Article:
"High" Gas Prices - A Few Thoughts.
It's amusing to see the kind of troubles that afflict the Americans in these times of "high" gas prices. Here are some of them.
1. A student of Brandeis University (Boston) not being able to visit New York every weekend to see her boyfriend;
2. A history major at Quinnipiac University in Connecticut deciding against a cross-country summer trip to California;
3. A junior at Seton Hall University in South Orange, N.J. stuck at a "not-much-fun-in-summer" college town;
4. A 19-year old in Ohio missing his 25-mile monthly gift-giving trip to his girlfriend.
All this and more here
I don't know about you, but I feel a sort of perverse satisfaction seeing Americans' panic reaction to the slightest disturbance in their extremely shallow lives that revolve around meaningless consumption.
Two quick clarifications.
One, I have no way of establishing whether the panic reaction is actually felt by the people in general. I am only referring to the evident panic shown by the politicians and the media.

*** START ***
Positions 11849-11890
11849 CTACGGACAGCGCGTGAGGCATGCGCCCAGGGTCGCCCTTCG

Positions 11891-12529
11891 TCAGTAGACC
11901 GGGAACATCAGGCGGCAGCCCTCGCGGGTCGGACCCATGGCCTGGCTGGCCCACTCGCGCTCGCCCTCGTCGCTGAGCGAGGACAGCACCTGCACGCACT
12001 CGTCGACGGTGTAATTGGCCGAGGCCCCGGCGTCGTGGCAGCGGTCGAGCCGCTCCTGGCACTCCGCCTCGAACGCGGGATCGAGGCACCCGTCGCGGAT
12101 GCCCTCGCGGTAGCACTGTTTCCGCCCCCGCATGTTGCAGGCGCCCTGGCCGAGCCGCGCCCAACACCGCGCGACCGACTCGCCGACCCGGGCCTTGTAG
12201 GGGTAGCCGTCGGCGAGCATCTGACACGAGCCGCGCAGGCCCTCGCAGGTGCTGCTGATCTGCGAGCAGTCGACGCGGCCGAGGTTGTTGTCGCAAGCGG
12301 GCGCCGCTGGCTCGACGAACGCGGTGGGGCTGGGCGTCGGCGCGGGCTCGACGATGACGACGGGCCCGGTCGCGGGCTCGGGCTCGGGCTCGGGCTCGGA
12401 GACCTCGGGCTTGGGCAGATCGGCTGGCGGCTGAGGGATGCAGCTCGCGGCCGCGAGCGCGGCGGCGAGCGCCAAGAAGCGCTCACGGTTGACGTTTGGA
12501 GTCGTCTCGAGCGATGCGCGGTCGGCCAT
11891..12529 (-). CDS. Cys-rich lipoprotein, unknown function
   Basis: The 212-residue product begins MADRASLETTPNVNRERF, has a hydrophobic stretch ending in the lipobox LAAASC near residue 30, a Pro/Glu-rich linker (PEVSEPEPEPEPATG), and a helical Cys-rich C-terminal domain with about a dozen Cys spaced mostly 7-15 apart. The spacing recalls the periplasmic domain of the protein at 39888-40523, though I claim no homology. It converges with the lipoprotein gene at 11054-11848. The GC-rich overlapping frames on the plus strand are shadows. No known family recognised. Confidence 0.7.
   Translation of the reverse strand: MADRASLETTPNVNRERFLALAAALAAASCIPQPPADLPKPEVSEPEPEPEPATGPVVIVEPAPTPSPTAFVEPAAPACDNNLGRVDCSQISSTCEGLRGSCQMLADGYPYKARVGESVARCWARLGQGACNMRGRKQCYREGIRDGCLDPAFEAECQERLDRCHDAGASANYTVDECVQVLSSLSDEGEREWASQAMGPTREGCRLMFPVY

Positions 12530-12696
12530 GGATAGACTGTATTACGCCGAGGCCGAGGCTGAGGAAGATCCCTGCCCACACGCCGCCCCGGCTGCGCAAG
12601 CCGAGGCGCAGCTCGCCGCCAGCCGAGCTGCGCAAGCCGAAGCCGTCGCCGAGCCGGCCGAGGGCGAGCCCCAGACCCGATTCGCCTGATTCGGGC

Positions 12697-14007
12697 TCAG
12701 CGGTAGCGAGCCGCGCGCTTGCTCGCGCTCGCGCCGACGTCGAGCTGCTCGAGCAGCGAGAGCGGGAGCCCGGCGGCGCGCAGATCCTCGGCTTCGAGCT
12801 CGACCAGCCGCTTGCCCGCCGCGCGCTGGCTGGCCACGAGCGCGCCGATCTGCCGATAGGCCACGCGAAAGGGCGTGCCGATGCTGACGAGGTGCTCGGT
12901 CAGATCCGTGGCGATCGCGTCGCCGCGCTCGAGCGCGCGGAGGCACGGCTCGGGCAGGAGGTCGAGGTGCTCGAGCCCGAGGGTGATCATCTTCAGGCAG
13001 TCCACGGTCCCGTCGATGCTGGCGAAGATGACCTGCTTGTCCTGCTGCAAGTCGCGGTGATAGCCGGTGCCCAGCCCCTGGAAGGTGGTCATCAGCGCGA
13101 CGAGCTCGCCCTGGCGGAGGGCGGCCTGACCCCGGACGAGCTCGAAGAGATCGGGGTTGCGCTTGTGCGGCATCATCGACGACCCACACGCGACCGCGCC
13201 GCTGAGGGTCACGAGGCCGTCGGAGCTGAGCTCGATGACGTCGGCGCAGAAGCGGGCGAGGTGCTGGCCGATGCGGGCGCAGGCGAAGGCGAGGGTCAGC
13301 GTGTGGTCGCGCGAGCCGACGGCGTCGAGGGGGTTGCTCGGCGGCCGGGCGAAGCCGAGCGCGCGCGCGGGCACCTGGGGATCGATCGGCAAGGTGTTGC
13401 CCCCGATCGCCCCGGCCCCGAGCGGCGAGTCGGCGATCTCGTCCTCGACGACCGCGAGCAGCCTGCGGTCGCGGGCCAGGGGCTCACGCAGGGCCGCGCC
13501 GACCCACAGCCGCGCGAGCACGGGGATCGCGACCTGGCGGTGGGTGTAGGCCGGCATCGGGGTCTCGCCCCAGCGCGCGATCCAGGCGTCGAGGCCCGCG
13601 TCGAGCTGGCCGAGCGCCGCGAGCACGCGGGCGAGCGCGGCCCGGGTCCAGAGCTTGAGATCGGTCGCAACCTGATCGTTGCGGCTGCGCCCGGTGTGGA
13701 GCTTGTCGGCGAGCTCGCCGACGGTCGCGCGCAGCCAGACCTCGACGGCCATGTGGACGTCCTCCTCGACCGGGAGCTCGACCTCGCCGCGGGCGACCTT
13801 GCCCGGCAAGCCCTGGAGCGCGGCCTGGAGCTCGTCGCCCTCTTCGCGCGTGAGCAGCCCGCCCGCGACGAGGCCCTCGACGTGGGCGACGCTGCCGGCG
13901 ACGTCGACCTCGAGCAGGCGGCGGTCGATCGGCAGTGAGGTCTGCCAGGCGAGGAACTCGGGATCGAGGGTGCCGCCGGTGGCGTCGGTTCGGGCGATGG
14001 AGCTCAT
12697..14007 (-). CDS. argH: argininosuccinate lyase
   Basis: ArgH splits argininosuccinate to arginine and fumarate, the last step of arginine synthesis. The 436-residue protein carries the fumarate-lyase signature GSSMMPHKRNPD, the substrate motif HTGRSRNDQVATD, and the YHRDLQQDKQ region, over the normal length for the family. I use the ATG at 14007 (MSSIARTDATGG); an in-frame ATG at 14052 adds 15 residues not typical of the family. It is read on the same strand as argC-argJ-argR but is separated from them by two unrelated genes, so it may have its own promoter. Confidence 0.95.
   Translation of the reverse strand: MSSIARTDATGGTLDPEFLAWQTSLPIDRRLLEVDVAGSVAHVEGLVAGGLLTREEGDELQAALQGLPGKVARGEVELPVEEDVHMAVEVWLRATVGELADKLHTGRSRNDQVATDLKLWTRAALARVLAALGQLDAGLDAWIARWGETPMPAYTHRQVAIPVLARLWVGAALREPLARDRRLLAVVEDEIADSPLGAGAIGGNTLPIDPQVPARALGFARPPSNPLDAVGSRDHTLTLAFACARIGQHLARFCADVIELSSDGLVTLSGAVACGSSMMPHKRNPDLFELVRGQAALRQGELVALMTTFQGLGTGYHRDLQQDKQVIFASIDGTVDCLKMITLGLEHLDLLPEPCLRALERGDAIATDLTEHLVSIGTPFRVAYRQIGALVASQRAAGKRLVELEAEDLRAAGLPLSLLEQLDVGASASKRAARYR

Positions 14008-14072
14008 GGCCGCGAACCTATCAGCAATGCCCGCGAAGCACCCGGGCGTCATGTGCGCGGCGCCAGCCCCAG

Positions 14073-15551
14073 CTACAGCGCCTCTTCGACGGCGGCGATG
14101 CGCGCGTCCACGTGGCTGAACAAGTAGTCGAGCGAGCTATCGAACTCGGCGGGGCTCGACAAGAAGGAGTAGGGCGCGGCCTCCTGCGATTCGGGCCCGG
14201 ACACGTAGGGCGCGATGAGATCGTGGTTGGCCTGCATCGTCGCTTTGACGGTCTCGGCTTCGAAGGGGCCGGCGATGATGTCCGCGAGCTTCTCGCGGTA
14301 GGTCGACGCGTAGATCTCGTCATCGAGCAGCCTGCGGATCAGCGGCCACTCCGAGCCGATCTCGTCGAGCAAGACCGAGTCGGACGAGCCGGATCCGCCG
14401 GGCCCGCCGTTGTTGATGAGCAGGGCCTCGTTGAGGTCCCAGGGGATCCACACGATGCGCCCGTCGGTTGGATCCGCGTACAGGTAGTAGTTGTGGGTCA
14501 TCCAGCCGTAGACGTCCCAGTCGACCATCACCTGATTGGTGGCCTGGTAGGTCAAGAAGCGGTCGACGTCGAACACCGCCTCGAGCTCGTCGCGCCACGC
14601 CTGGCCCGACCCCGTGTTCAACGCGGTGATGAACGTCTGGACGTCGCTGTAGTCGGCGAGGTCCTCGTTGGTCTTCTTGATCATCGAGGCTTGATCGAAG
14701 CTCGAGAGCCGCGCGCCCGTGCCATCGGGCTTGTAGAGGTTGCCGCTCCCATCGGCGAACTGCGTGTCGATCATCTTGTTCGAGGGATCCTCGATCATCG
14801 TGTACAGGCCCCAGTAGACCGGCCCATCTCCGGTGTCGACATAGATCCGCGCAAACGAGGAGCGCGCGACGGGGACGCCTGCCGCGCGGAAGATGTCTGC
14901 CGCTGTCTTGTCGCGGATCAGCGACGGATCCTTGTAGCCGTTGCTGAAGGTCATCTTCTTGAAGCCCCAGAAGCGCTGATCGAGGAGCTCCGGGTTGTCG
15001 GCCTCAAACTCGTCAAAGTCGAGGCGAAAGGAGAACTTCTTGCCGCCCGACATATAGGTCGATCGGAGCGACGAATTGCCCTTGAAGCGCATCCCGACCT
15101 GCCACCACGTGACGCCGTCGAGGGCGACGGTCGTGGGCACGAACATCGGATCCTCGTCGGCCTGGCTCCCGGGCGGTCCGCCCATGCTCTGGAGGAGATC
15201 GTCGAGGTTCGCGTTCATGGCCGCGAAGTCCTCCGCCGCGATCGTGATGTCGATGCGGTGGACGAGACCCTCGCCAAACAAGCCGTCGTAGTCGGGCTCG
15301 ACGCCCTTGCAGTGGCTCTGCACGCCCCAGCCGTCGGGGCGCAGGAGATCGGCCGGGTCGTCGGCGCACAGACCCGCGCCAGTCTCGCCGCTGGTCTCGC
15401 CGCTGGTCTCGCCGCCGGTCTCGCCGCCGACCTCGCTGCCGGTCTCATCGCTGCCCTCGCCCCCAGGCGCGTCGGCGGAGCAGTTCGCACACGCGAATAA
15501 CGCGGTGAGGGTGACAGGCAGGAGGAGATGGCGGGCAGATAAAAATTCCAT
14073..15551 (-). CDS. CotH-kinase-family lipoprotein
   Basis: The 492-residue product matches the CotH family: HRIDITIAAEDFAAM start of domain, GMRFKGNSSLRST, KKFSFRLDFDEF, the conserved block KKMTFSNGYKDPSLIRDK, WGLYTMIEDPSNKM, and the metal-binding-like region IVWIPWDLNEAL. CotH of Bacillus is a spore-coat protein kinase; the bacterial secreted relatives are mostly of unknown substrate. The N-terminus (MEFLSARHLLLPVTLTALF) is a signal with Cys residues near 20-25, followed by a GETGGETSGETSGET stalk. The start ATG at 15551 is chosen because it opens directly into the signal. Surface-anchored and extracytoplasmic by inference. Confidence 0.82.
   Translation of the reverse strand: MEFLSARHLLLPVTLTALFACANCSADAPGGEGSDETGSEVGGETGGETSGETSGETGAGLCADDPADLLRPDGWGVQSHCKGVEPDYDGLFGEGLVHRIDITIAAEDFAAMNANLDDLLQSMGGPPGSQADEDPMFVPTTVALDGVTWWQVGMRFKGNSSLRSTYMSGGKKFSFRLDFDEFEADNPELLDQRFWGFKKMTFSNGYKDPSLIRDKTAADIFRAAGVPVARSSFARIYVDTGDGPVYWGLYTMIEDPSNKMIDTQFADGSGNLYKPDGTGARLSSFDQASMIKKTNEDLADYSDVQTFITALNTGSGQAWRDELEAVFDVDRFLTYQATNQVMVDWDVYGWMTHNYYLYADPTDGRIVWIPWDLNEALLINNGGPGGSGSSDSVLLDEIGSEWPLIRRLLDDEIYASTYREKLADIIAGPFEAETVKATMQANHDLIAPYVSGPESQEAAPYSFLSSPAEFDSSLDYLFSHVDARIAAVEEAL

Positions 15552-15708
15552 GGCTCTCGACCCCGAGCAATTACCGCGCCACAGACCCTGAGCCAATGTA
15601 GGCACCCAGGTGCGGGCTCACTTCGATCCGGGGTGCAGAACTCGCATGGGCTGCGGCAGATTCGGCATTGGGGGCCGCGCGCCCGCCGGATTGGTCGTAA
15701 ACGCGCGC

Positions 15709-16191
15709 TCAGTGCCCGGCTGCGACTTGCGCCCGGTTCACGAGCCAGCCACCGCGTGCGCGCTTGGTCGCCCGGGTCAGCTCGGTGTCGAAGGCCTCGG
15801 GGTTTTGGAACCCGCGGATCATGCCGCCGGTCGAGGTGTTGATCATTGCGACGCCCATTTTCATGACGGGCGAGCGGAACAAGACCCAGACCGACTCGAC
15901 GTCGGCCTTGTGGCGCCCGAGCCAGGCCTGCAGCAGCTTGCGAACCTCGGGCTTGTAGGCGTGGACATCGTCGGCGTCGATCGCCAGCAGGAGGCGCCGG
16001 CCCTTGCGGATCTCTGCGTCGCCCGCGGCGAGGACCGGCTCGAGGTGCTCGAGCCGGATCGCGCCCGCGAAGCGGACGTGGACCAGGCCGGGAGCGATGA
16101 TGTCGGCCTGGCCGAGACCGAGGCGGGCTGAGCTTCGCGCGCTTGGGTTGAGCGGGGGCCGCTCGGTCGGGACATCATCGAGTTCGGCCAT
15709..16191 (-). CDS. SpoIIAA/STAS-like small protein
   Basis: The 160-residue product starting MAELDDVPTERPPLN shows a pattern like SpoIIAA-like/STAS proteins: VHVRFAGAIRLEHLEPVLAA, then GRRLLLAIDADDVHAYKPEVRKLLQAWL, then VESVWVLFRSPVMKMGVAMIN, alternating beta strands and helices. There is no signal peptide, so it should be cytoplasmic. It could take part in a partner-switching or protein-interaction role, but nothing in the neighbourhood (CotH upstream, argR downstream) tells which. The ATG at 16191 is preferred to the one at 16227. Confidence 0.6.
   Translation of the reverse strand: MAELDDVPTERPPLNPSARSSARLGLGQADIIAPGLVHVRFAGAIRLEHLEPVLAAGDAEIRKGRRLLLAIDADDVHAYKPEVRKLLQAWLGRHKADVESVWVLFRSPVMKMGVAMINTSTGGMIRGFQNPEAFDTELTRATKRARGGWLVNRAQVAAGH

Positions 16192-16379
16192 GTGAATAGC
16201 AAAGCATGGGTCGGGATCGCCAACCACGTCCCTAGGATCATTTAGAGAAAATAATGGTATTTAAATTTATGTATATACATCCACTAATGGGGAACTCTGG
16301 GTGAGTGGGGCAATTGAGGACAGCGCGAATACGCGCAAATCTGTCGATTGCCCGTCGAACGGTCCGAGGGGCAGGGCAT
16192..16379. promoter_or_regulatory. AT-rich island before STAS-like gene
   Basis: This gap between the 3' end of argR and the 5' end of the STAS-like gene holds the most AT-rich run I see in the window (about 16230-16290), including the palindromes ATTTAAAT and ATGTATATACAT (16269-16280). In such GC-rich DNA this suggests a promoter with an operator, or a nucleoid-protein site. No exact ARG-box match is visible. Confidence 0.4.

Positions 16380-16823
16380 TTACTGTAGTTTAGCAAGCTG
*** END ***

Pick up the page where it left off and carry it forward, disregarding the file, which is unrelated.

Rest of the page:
Two, I am sensitive to the hardships this may cause to the poorer sections of the society. But, I believe, expensive gas is not a cause of their misery. At most, it only intensifies it. Instead of exhibiting a dramatic concern for their lot, it would be far more prudent to attend to the causes of their lot.
Does anyone realize that even now Americans pay less for their gas than most others in the world? Can anyone see how much of their lives is defined by irresponsibly frivolous habits shaped by cheap gas? Is the American hypocrisy of protecting corn farmers of Iowa by high tariffs on Brazilian ethanol evident to anybody?
These are a few things worth pondering upon amidst all this hue and cry over "high" gas prices.